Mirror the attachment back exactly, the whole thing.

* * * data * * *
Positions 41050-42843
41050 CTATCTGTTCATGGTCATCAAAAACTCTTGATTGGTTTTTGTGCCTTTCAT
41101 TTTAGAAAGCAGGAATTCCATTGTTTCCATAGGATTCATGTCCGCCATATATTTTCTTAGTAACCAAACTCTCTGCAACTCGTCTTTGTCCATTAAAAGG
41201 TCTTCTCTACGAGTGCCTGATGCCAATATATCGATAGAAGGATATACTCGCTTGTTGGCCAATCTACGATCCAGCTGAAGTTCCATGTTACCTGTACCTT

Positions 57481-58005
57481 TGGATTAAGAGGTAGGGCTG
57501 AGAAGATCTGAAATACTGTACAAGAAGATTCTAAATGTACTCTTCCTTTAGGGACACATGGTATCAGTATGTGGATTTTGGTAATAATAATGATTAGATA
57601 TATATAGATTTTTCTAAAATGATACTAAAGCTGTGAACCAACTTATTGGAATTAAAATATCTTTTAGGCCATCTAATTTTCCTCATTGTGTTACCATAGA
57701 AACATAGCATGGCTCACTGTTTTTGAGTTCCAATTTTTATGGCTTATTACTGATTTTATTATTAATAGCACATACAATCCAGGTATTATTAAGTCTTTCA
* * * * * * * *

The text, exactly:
Positions 41050-42843
41050 CTATCTGTTCATGGTCATCAAAAACTCTTGATTGGTTTTTGTGCCTTTCAT
41101 TTTAGAAAGCAGGAATTCCATTGTTTCCATAGGATTCATGTCCGCCATATATTTTCTTAGTAACCAAACTCTCTGCAACTCGTCTTTGTCCATTAAAAGG
41201 TCTTCTCTACGAGTGCCTGATGCCAATATATCGATAGAAGGATATACTCGCTTGTTGGCCAATCTACGATCCAGCTGAAGTTCCATGTTACCTGTACCTT

Positions 57481-58005
57481 TGGATTAAGAGGTAGGGCTG
57501 AGAAGATCTGAAATACTGTACAAGAAGATTCTAAATGTACTCTTCCTTTAGGGACACATGGTATCAGTATGTGGATTTTGGTAATAATAATGATTAGATA
57601 TATATAGATTTTTCTAAAATGATACTAAAGCTGTGAACCAACTTATTGGAATTAAAATATCTTTTAGGCCATCTAATTTTCCTCATTGTGTTACCATAGA
57701 AACATAGCATGGCTCACTGTTTTTGAGTTCCAATTTTTATGGCTTATTACTGATTTTATTATTAATAGCACATACAATCCAGGTATTATTAAGTCTTTCA